Let’s see, where do I start? My mother and I were best friends, she was everything to me. When I was a child, she was the one that gave me a pencil and paper and told me I had talent. I didn’t go to art school, I am self-taught, and she recognized that [talent] early on. In kindergarten, while all the other kids were drawing happy faces, I drew this face with eyes, eyelashes, pupils, teeth, lips, moles—and at a very young age. So she recognized that I was different than the other children (laughs), and she really nurtured that.

When she was diagnosed with her illness she would say, “Mijo, when I die I want black roses at my funeral”. That was six years ago. When she passed away, it felt like my soul was being ripped out of my body, so I turned to drugs. In order for me to make it okay to do what I was so against—both of my parents had been recovering addicts, and it had destroyed my childhood —in order to make it like I was not disrespecting her, I called it ‘flowers’. So that’s what you’re seeing.

Death Jacket, 2010, Collaged graphite drawings on paper, 33.5 x 23 inches. Courtesy Catharine Clark Gallery, San Francisco.

So this was like your own euphemism for addition. That totally changes the meaning.
Right?! (laughs) This piece, Death Jacket (2010), is [an image of] my mother’s back. I took this photo a few months before she passed away, and this is how I felt when she died. I felt like this screaming figure, with no eyes, who couldn’t see anymore. I felt trapped by her. So here I am standing in the roses that she loved so much… There’s this illusion of beauty and the idea that because it’s pretty, it’s okay.

The black cut-out figures remind me of Kara Walker’s work. Do you ever get similar comparisons?
I know Kara’s work, but it’s funny—when you’re so wrapped up in your studio, you’re not looking at other artists’ work. Then at the opening I hear people compare it to Kara Walker, Wangechi Mutu… It’s interesting because I was never really drawn to the silhouette, it always seemed too easy to do, and too pretty. I wanted my stuff to be raw. In my drawings, I purposely play with proportion on bodies because I want you to feel a little awkward. But my cut-out silhouettes are graphite, not black paper. So the paper starts out white, but then I rub graphite powder into the paper, and then cut the figures out.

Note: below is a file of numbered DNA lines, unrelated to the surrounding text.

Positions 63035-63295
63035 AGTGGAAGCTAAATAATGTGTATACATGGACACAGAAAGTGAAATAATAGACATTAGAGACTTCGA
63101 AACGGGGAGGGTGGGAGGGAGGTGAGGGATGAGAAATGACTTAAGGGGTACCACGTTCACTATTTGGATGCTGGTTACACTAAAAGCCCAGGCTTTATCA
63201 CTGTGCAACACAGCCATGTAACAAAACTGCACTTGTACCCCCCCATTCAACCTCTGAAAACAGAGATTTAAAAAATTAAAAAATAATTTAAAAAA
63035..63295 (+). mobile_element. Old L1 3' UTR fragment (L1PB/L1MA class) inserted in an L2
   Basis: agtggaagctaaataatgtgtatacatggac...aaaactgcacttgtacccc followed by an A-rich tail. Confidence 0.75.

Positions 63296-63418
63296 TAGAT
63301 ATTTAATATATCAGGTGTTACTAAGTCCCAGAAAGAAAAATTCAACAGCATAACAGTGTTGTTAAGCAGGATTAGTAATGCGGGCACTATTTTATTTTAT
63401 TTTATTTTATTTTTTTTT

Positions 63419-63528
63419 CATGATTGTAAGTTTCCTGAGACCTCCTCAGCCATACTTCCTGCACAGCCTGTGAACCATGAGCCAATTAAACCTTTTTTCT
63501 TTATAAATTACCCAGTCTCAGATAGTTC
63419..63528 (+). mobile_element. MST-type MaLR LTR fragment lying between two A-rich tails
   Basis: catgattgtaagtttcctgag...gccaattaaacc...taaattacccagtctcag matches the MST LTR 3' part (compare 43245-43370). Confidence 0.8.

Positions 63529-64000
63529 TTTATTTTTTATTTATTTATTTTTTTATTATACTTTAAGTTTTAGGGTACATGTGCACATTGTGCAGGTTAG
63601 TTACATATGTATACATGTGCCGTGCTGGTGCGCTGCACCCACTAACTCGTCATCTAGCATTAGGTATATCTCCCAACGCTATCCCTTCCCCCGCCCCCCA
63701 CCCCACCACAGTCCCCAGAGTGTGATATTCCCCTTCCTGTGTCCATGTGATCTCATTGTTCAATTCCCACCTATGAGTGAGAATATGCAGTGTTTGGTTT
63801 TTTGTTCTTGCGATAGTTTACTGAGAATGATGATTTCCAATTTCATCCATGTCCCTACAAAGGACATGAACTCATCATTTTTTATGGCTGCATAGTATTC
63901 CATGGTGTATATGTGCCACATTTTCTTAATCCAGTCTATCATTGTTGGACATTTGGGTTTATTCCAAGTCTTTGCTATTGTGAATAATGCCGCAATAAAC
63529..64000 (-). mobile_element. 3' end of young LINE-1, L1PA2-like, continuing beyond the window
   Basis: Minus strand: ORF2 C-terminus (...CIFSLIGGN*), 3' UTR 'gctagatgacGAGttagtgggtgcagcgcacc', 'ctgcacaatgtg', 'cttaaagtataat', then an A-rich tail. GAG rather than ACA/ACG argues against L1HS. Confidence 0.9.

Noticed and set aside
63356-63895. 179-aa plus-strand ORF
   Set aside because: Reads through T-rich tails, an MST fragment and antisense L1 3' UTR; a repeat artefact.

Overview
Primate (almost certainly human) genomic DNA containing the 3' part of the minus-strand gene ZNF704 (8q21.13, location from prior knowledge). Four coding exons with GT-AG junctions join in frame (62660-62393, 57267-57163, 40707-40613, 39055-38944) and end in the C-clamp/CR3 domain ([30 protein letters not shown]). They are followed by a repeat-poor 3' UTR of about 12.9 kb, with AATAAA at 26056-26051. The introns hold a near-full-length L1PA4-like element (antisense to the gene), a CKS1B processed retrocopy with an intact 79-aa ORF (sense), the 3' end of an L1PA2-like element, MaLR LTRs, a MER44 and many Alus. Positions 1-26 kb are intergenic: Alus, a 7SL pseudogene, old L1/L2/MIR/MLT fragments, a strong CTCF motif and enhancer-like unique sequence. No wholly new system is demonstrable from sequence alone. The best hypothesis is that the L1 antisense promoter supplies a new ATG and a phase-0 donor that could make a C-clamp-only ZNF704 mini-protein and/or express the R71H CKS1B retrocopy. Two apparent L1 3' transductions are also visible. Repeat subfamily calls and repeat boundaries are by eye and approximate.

The surface is so consistent, it’s interesting to know it was created through a very laborious, very meditative process.
[Carl] Jung talks about the birth of the shadow. So, while I was in the studio working with graphite powder instead of graphite pencil, I created a new process. No one else is using graphite in this way. With this work there’s the beauty of the rendering, and there’s delicacy in the drawings, but in order to get to the final piece, I had to take this sharp blade and cut these pieces out. In taking something so sharp against something so fragile, it becomes tenuous because I can slip up and destroy it. In creating these shadows, I’m pushing into the paper, and paper has a memory, so you can’t push too hard because it will heat up and ruin [the surface]. So there’s all these things that I learned in the process of giving birth to this new idea. And people have asked me, where did you get the paper? And I say, "Honey I created that paper. I don’t cheat! (laughs)"

Jonathan Solo was featured in edition #61 of New American Paintings. His current solo exhibition, Shadows, is on view at Catharine Clark Gallery in San Francisco through February 19.

Nadiah Fellah is a curatorial assistant at the San Francisco Museum of Modern Art (SFMOMA).